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Report Dated January 15, 2017 4:19 PM
A 14-year-old boy in Gujarat has signed an agreement worth Rs.5 crore to explore the possibility of commercial production of a drone created by him which can help in detecting and defusing landmines in war fields.
Harshwardhan Zala, who is studying in Class 10, started work on the prototype of the landmine-detecting drone last year after reading in newspapers about high army casualties due to landmines.
“I first created a land mine detecting robot but realised that since the weight is heavy it would trigger a blast and damage it so I thought of creating a drone which will be at a safe distance while detecting the mines,” said Harshwardhan, who signed the Memorandum of Understanding (MoU) at the recently-concluding Vibrant Gujarat summit in Ahmedabad.
The state government had even part financed his final prototype which cost him around Rs. 5 lakhs. Now the government experts will explore the possibility of its commercial production.
Explaining the concept, Harshwardhan said that once the mine was detected by the drone through an infrared sensor, a 50 gram detonator will complete the task of defusing it
Harshwardhan, whose father is an accountant, has set up his own company – Aerobatics 7 – and plans to create more such gadgets. A student of Sarvoday Vidhyamandi, he says he has been interested in science and innovation for several years now.
Report Dated November 5, 2016 7:07 PM
Aishwarya Trivedi, 23, who graduated in architecture from a college in Vadodara, is now included in the World Genius Directory (2016) from the Asia region with an IQ recorded at 150.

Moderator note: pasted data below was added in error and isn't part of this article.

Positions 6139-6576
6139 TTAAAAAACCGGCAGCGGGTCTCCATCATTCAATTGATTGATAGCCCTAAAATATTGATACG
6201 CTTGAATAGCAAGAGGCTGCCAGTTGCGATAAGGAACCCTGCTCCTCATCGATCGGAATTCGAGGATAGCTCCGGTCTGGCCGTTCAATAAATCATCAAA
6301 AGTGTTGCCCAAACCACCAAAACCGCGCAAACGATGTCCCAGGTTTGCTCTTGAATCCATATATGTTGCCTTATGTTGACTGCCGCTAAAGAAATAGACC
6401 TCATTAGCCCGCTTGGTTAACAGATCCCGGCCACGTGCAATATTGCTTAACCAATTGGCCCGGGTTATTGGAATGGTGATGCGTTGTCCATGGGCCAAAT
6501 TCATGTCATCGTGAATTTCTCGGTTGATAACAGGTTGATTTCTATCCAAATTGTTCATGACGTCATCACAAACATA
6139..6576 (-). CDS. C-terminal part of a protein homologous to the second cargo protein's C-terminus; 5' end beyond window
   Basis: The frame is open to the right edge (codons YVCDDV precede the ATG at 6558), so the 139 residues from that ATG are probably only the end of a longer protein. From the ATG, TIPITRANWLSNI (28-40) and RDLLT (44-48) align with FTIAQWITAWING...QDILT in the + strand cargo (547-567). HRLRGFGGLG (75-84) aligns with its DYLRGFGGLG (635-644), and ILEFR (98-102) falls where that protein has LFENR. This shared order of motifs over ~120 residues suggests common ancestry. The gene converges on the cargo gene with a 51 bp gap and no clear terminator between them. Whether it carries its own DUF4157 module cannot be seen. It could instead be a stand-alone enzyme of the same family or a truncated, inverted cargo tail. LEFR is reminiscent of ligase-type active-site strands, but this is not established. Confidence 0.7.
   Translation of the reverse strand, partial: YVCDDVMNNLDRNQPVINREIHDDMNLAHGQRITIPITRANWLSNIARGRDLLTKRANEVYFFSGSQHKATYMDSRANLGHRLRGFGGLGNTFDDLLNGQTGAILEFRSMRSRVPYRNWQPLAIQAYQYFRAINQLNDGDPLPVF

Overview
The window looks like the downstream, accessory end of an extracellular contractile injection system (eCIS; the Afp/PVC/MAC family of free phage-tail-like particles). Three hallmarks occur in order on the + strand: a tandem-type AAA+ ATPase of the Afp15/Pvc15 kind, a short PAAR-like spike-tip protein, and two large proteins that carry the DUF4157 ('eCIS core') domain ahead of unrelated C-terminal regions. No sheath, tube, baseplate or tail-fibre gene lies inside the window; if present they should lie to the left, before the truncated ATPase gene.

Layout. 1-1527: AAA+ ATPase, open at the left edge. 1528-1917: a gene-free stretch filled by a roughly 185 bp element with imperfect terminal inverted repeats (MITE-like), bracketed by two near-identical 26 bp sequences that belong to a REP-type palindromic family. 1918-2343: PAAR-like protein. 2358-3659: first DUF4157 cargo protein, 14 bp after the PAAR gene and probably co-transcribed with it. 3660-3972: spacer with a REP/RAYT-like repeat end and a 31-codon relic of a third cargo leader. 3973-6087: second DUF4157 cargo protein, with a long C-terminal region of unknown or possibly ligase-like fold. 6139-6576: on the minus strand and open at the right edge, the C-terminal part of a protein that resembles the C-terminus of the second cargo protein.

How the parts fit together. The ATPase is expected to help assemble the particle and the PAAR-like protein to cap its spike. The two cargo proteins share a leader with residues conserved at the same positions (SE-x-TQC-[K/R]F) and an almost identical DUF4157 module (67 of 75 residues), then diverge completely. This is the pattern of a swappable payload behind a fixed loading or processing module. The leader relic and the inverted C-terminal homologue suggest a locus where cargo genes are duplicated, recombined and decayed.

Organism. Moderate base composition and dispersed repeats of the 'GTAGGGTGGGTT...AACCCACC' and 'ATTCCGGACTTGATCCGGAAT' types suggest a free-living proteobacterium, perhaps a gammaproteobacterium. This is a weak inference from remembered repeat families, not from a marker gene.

Aishwarya is now doing her further studies on Construction Project Management at the New York University in the USA. The eldest child of an architect mother and ex-naval father, she is among the Who’s Who of the high IQ world.
She falls in the range of 2% of the world’s population with very high intelligence. She first joined the hi-IQ community Mensa India, then went a step ahead and was included in the World Genius Directory. She feels it is an achievement that her views were accepted by geniuses.
Report Dated August 29, 2016 1:16 PM
India has successfully tested its scramjet or air breathing engine, with the launch of a rocket.
An official from the Indian Space Research Organisation (Isro) said two scramjet engines were tested during the flight.
He said the two air breathing engines were hugging the rocket on its sides and when the rocket reaches a height of 11 km, the scramjet will start breathing air.
The scramjet engine, used only during the atmospheric phase of the rocket’s flight, will help bring down the launch cost by reducing the amount of oxidizer to be carried with the fuel.
The test flight was the maiden short duration experimental test of Isro’s scramjet engine with a hypersonic flight in Mach-6.